A raised garden planter is simply a growing area that has been raised higher than the original soil by adding garden soil and, sometimes, soil amendments. Usually the raised area is contained within a solid border wall that holds it firmly in place. Even a small growing area can be made into a raised garden planter, while a larger area can become a raised garden bed. A collection of raised beds is usually simply called a raised garden. There are many advantages to gardening in this way.
Drainage is greatly improved in a raised garden planter. This is an enormous benefit for gardeners who have wet, boggy soil in their garden, as many highly desirable plants really require well-drained, evenly moist soils. Drainage can be improved further by changing the composition of the soil in the raised bed. Conversely, plants that require wet conditions can be accommodated by adding peat moss or other water-retaining materials to the raised garden planter without disturbing the rest of the garden.
Because it is not necessary to step into a raised garden planter to weed, mulch, or deadhead, soil within the raised bed stays in good condition longer. It is never compacted under the feet of the gardener or garden visitors, and is easily reached by the gardener.
Plants grow better in loose cultivated soil. Plants that require very specific soils are easy to grow in raised garden beds. Most garden plants grow happily in ordinary garden soil with a neutral pH balance, and some are tolerant of a wide range of conditions. Some, however, are very sensitive to soil acidity or alkalinity, and may be quite particular in their requirements. It is easy to make soil more acidic or more alkaline within the confines of a raised garden planter.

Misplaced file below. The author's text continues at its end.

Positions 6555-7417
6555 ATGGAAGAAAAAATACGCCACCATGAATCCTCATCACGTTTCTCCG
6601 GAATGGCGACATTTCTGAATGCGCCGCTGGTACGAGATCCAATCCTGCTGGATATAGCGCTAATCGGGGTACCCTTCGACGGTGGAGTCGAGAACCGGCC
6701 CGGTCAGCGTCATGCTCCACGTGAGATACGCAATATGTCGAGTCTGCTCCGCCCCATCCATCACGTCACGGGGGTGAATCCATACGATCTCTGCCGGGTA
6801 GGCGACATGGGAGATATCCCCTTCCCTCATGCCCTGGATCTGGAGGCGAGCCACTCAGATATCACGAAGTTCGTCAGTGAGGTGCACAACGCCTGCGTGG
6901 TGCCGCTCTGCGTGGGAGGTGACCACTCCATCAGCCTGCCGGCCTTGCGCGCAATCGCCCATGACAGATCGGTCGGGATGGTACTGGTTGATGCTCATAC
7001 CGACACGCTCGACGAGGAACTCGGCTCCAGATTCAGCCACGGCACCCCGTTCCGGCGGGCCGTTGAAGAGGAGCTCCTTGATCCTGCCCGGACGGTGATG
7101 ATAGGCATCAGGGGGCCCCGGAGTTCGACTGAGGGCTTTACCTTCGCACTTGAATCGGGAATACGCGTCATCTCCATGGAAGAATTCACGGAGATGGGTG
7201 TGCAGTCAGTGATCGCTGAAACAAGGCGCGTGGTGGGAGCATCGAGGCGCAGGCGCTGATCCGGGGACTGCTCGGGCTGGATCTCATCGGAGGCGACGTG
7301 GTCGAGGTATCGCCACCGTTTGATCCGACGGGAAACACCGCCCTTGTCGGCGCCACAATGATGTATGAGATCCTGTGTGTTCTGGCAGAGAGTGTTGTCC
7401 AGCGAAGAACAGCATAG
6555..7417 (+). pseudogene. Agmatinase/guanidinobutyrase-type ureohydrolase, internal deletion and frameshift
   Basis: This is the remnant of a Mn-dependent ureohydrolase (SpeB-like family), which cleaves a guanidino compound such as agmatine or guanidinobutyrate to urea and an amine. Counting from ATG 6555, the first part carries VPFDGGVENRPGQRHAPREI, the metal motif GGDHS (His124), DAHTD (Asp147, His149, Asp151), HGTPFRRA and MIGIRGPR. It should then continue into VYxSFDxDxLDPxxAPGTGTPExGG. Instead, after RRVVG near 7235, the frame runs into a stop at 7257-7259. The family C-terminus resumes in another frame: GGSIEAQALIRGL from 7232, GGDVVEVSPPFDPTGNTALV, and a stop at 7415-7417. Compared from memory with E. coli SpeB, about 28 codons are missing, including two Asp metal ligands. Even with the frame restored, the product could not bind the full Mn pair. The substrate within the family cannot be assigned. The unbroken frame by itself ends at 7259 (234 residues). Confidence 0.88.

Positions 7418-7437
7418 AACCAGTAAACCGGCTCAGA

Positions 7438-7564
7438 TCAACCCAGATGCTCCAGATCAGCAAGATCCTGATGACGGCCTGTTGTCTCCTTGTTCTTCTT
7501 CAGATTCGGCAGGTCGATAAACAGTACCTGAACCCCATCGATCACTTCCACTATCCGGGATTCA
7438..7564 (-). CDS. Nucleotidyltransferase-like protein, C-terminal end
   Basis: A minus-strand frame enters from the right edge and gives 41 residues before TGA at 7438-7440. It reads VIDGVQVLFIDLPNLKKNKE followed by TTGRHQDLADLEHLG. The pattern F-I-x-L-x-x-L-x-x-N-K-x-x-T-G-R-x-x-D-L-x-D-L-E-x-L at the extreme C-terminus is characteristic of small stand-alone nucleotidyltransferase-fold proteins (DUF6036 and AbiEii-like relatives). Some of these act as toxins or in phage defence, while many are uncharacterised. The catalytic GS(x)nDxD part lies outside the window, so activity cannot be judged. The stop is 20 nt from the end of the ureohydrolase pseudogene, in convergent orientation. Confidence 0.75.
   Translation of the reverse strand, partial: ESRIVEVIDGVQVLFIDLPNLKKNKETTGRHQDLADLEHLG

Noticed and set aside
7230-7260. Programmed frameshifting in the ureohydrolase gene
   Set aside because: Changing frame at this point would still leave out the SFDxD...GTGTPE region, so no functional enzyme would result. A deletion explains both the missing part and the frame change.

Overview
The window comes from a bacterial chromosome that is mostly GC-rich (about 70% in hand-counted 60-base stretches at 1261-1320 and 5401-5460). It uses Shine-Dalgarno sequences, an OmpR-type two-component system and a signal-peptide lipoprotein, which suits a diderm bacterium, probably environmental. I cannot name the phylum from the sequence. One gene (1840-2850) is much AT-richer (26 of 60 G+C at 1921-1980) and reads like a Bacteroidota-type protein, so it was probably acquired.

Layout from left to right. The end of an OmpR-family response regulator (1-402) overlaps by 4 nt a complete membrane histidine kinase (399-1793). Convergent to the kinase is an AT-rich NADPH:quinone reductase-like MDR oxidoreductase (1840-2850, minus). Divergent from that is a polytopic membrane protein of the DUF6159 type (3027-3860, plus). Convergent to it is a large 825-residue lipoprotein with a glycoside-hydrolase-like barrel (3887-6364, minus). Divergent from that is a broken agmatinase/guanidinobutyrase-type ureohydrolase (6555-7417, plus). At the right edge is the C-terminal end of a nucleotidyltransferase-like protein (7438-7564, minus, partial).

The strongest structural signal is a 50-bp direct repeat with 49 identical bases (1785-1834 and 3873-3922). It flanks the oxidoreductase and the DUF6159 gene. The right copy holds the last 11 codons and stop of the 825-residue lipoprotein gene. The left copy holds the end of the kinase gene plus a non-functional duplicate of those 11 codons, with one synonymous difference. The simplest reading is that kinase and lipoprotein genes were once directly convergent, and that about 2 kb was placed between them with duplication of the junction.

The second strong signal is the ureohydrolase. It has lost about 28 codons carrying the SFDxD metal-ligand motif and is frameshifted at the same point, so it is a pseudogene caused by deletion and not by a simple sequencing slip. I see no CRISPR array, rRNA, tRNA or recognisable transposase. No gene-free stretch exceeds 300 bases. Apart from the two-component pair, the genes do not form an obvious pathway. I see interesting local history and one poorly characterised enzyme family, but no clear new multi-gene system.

A raised garden planter offers some protection from various garden pests. This protection can be increased in various ways. Gardeners who are troubled with moles and other tunneling pests should put heavy wire mesh down on the site before filling the raised bed with soil. A mesh-covered frame the exact size of the raised bed can be placed temporarily on the walls of the bed to protect seeds and seedlings from scavengers. An arched frame made the same way will protect ripening fruit and vegetables on low-growing plants.
It is possible to create a favorable microclimate in a raised garden planter. Plastic-covered frames placed over the raised bed can protect plants from late frosts in the spring and early frosts in the fall, and glass-covered frames can make a raised garden bed into a cold frame for the winter. The growing season can be extended easily with these devices.